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What is the the stored session data in the tutorial supposed to do?

    Question

  • I'm referring to this tutorial  - "Part 2:Manage app lifecycle and state" (this one: msdn.microsoft.com/en-us/library/windows/apps/jj663503.aspx)

    This is how I understand it: The personalized greeting is stored as session data so that when you switch to another app (say alt+tab to Chrome or Visual Studio) and go back, the greeting will still be there. However, even at the start (Part 1), without the code that goes in the else part ( the one with "// TODO: This application has been reactivated from suspension."), the greeting is still there when I go to and fro between apps. I've also played around with the suspend and resume buttons in Visual Studio and I still don't see how session Data comes into play.

    One thing I did notice though is that the greeting is not loaded when the app is newly launched (say with F5/debug), since the session data is cleared every time the app is closed, is that correct?

    Wednesday, October 30, 2013 8:19 PM

Answers

  • The sessionState stores state information when the app suspends so that it is still available the next time the app runs.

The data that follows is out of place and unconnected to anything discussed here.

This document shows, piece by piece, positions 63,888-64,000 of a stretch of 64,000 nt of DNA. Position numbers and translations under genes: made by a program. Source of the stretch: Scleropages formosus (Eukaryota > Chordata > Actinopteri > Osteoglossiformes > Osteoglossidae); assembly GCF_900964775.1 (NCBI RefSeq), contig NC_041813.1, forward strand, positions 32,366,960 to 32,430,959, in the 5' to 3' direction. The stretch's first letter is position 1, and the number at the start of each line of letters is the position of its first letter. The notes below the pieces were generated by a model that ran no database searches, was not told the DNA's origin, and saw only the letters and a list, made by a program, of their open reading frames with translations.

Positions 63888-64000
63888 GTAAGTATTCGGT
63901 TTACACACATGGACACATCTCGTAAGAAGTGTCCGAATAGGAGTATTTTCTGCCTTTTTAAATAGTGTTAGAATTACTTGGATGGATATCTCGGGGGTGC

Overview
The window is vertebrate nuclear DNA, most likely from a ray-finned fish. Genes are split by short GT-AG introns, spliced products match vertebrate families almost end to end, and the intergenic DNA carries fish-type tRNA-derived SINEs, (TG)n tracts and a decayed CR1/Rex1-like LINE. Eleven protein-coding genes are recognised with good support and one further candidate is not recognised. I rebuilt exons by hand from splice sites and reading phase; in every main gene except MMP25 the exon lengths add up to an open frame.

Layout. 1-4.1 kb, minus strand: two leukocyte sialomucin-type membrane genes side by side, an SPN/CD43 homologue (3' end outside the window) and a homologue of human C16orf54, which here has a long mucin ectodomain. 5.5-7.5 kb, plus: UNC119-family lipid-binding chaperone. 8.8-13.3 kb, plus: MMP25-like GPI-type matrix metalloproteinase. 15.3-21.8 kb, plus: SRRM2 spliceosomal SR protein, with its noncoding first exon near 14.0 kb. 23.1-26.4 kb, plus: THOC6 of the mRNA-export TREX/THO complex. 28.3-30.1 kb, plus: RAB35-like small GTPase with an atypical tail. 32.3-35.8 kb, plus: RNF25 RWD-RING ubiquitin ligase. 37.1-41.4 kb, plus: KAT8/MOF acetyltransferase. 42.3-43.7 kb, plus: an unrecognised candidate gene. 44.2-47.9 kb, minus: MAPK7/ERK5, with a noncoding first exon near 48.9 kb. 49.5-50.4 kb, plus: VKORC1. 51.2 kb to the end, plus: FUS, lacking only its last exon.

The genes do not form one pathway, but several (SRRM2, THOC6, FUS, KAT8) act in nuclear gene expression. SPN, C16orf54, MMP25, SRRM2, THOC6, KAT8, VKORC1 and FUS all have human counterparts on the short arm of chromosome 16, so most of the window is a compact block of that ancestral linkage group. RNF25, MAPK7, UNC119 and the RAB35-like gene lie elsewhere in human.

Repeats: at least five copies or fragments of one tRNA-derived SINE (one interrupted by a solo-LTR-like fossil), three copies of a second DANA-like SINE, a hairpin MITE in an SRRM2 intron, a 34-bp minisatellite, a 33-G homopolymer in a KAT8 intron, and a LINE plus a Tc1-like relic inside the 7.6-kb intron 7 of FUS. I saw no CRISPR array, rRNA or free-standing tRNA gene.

There are two tricky parts here:

    1. The app doesn't necessarily lose its memory when it gets suspended. The app will stop processing CPU immediately, but the memory won't be discarded until the OS needs it for another app. If you just switch away and switch back then the app will likely be in the same state even if it doesn't store it.
    2. Apps don't suspend when debugged. The suspend and resume buttons mimic suspension, but aren't exactly the same thing.

    As far as the session data being cleared if the app is closed, it depends on what you mean by closing the app. It will take several seconds after switching away from the app before it suspends, and if the app doesn't suspend then the sessionState isn't stored. This is called out in the Remarks in the sessionState documentation.

    --Rob

    Thursday, October 31, 2013 2:12 AM
    Owner

All replies

  • The sessionState stores state information when the app suspends so that it is still available the next time the app runs.

    There are two tricky parts here:

    1. The app doesn't necessarily lose its memory when it gets suspended. The app will stop processing CPU immediately, but the memory won't be discarded until the OS needs it for another app. If you just switch away and switch back then the app will likely be in the same state even if it doesn't store it.
    2. Apps don't suspend when debugged. The suspend and resume buttons mimic suspension, but aren't exactly the same thing.

    As far as the session data being cleared if the app is closed, it depends on what you mean by closing the app. It will take several seconds after switching away from the app before it suspends, and if the app doesn't suspend then the sessionState isn't stored. This is called out in the Remarks in the sessionState documentation.

    --Rob

    Thursday, October 31, 2013 2:12 AM
    Owner
  • Okay, thanks for that. Given what you said in 1.,  why then do we need to store data for the greetingOutput div?

    Also, on 2, does this mean that I have to do something else to see the effects of having saved session data?

    Thursday, October 31, 2013 4:53 AM